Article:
Jesus said to them, “I will also ask you one thing, which if you tell Me, I will also tell you by what authority I do these things. The baptism of John was from what source, from heaven or from men?” And they began reasoning among themselves, saying, “If we say, ‘From heaven,’ He will say to us, ‘Then why did you not believe him?’ But if we say, ‘From men,’ we fear the people; for they all regard John as a prophet.” And answering Jesus, they said, “We do not know.” He also said to them, “Neither will I tell you by what authority I do these things.”
They ran away from the answer. They understood that with their provocative question they had another question from the Lord Jesus, so the trap they set up turned on them. They were caught in their own trap. In an effort to escape the trap, they said they did not know. In turn, Jesus also said that He would not tell them by what authority He did those things. Then, immediately, Jesus began to reprove them:
“But what do you think? A man had two sons, and he came to the first and said, ‘Son, go work today in the vineyard.’ And he answered, ‘I will not’; but afterward he regretted it and went. The man came to the second and said the same thing; and he answered, ‘I will, sir’; but he did not go. Which of the two did the will of his father?” They said, “The first.” Jesus said to them, “Truly I say to you that the tax collectors and prostitutes will get into the kingdom of God before you. (Mattew 21:28-31)
Here is the complete answer of Jesus. He did not answer them in such a way as to fall into their trap, but gave them a necessary answer. They wanted to tempt, catch and blame Him, but by His answer, Jesus made them fall into their own trap. He gave them an important and necessary answer: they will not enter the Kingdom of Heaven with their attitude or their way of looking and acting.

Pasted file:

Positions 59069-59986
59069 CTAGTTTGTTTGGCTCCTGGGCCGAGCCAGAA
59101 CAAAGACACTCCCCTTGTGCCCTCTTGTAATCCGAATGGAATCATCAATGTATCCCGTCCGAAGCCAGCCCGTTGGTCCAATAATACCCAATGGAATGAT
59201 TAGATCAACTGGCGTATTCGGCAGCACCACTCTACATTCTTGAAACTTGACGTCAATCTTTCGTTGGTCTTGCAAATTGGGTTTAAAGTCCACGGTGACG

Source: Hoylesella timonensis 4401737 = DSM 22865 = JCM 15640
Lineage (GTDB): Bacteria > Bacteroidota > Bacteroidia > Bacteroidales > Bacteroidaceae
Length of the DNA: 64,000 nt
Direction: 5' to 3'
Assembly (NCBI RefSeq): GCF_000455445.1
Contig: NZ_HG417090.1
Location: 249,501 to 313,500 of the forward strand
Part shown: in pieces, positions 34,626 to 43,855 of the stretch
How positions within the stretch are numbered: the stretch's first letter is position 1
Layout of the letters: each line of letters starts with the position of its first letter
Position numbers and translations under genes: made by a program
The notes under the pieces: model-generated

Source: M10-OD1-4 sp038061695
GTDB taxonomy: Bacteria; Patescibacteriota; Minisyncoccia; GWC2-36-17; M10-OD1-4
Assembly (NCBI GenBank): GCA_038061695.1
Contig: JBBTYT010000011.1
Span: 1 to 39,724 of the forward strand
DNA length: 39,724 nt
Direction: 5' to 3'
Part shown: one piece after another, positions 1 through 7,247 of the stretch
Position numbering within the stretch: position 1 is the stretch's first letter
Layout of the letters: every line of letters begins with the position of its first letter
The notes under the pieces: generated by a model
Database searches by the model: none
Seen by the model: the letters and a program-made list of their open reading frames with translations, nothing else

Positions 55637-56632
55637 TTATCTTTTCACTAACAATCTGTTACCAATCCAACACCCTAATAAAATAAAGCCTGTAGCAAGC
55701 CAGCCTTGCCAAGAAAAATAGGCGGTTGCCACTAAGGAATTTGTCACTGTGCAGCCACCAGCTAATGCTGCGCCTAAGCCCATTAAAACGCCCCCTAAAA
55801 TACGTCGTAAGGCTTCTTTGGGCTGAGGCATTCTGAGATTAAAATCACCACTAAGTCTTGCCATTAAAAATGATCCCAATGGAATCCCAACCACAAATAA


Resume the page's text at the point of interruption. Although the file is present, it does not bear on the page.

In Mark 12:13-17 there is another case:
Then they sent some of the Pharisees and Herodians to Him in order to trap Him in a statement. They came and said to Him, “Teacher, we know that You are truthful and defer to no one; for You are not partial to any, but teach the way of God in truth. Is it lawful to pay a poll-tax to Caesar, or not? Shall we pay or shall we not pay?”
They expected the Lord Jesus to tell them that they did not have to pay the poll-tax to Caesar and thus turn the Romans against the Lord Jesus, or to say to pay and thus to turn the Jews against the Lord Jesus. They were attempting to trap Him.
But He, knowing their hypocrisy, said to them, “Why are you testing Me? Bring Me a denarius to look at.” They brought one. And He said to them, “Whose likeness and inscription is this?” And they said to Him, “Caesar’s.” And Jesus said to them, “Render to Caesar the things that are Caesar’s, and to God the things that are God’s.” And they were amazed at Him.
Jesus did not just answer their challenging question. He could have finished his answer with Caesar, but continued: “Give God what is God’s.” These men did not give God what was His. We must give God what is His with purity, sincerity, impartiality, without harm or indifference and without all the bitterness they had, with which they acted, full of hypocrisy. Thus did the Lord Jesus.
In conclusion, when challenging questions are asked we do not have to respond according to the folly of the person who asks the question, in order to not be like him. Let us answer in such a way that he is not wise in his own eyes. Do not get caught up in discussions. Often, you just have to avoid and refuse them. If we give an answer, then it has to fulfill the need of the one who asks us. We have to do good to him, help him see his state and come to Christ!
Let God help us and all who give challenging questions.
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Translated by Elizaveta Bîrlădeanu